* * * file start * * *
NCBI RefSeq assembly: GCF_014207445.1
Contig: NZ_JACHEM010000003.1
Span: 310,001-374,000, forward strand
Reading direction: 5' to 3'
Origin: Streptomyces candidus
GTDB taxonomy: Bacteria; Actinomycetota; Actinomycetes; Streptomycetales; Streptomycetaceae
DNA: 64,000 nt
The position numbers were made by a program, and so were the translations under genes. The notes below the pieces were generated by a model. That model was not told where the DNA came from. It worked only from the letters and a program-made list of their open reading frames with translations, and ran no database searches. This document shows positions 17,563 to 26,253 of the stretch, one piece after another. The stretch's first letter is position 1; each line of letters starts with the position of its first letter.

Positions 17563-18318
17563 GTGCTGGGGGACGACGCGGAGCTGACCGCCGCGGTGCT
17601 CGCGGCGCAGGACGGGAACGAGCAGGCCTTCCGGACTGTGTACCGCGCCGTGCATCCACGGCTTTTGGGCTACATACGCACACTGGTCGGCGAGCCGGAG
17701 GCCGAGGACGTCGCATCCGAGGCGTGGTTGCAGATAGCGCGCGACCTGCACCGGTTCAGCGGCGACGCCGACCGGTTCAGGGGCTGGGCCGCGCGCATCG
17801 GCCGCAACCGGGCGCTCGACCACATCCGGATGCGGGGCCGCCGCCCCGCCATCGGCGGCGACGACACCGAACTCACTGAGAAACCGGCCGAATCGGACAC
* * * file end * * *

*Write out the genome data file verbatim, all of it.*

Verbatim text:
NCBI RefSeq assembly: GCF_014207445.1
Contig: NZ_JACHEM010000003.1
Span: 310,001-374,000, forward strand
Reading direction: 5' to 3'
Origin: Streptomyces candidus
GTDB taxonomy: Bacteria; Actinomycetota; Actinomycetes; Streptomycetales; Streptomycetaceae
DNA: 64,000 nt
The position numbers were made by a program, and so were the translations under genes. The notes below the pieces were generated by a model. That model was not told where the DNA came from. It worked only from the letters and a program-made list of their open reading frames with translations, and ran no database searches. This document shows positions 17,563 to 26,253 of the stretch, one piece after another. The stretch's first letter is position 1; each line of letters starts with the position of its first letter.

Positions 17563-18318
17563 GTGCTGGGGGACGACGCGGAGCTGACCGCCGCGGTGCT
17601 CGCGGCGCAGGACGGGAACGAGCAGGCCTTCCGGACTGTGTACCGCGCCGTGCATCCACGGCTTTTGGGCTACATACGCACACTGGTCGGCGAGCCGGAG
17701 GCCGAGGACGTCGCATCCGAGGCGTGGTTGCAGATAGCGCGCGACCTGCACCGGTTCAGCGGCGACGCCGACCGGTTCAGGGGCTGGGCCGCGCGCATCG
17801 GCCGCAACCGGGCGCTCGACCACATCCGGATGCGGGGCCGCCGCCCCGCCATCGGCGGCGACGACACCGAACTCACTGAGAAACCGGCCGAATCGGACAC